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Turkey’s news channels can’t breathe

Journalism in Turkey is choking under a censorship mechanism in which newsroom managers, leaders often act as “government commissars.”

Turkey’s media is gasping for breath, choked by Orwellian pressures that have reached an unprecedented level since anti-government protests in 2013. With critical journalism largely subdued and many journalists in jail, an expansive web of government control has come to surround what was once Turkey’s dynamic mainstream media. 

In a striking illustration of how encompassing the control has become, Muharrem Ince, a former presidential candidate from the main opposition Republican People's Party (CHP), stormed out of a live interview May 29, furious that the channel, Haber Global, interrupted the interview several times to broadcast a speech by President Recep Tayyip Erdogan at an event commemorating the Ottoman conquest of Istanbul. “Turkey will get rid of this fascist order. Thirty-five channels are already broadcasting Erdogan’s speech,” Ince roared before leaving the studio. “The Republic of Turkey is not Erdogan’s property. I’m not scared of Erdogan,” Ince said.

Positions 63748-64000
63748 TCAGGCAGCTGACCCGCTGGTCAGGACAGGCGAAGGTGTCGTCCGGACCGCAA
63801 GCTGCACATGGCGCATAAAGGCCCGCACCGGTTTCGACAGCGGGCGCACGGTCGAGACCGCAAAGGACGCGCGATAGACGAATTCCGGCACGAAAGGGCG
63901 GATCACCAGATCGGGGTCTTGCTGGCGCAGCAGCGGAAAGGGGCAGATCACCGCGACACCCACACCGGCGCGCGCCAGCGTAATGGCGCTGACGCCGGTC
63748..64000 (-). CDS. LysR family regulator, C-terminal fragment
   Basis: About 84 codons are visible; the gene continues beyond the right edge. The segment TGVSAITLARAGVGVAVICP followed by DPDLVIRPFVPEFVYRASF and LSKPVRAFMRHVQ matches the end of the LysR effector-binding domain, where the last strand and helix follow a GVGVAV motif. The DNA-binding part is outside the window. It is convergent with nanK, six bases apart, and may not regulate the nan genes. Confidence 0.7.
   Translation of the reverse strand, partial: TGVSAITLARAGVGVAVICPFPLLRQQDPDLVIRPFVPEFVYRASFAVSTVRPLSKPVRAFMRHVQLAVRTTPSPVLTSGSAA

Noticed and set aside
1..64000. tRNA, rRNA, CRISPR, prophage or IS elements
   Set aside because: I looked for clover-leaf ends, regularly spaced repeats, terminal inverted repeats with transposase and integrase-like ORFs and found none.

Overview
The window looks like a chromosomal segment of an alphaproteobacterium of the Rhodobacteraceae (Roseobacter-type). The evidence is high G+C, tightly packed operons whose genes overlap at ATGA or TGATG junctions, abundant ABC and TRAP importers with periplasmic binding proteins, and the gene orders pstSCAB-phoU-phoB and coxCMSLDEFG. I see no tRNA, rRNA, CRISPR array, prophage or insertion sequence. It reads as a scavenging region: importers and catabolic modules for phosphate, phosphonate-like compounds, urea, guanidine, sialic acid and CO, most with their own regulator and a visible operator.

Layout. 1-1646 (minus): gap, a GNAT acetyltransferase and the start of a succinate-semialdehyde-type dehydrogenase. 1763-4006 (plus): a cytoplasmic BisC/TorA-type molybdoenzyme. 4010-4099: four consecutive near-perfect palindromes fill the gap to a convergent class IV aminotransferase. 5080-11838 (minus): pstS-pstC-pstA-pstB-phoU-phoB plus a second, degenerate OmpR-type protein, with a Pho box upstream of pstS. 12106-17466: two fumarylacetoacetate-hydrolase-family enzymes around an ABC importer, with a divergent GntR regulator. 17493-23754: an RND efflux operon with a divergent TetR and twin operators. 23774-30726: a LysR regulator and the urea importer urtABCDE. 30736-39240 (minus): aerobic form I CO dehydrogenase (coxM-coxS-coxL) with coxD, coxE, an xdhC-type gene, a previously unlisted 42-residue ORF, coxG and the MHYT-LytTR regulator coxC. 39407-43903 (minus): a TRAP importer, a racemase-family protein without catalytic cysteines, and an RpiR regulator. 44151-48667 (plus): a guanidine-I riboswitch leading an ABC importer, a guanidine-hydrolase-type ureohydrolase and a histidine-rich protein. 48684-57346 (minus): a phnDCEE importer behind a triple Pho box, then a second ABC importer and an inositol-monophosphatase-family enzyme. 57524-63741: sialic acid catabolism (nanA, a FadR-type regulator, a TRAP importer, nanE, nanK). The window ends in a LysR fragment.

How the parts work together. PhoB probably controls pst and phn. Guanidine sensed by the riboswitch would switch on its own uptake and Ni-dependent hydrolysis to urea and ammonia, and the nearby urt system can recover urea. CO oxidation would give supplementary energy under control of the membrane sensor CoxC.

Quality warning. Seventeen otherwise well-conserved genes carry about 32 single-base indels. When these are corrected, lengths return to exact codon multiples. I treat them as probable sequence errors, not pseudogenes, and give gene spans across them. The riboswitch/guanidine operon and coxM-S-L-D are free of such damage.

The incident was emblematic of how even those willing to give voice to the opposition are forced to toe the line in a climate where the mainstream media has ceded its independence. According to insiders, the government is employing control in three main areas — in the selection of commentators and program guests, the issues that are covered and the framing of the content. 

Independent journalists and even professionals such as doctors, lawyers and engineers have come to be placed on blacklists of people the government wants kept off the screen. Ankara began to tighten its grip on the media after the Gezi Park protests in 2013, which started as an environmentalist demonstration in Istanbul and morphed into nationwide anti-government protests. The pressure grew further after the June 2015 elections in which the ruling Justice and Development Party (AKP) lost its parliamentary majority. In 2016, Ankara shut down 12 TV channels that had been critical of the government, leaving almost no space for a balance of voices on the screens.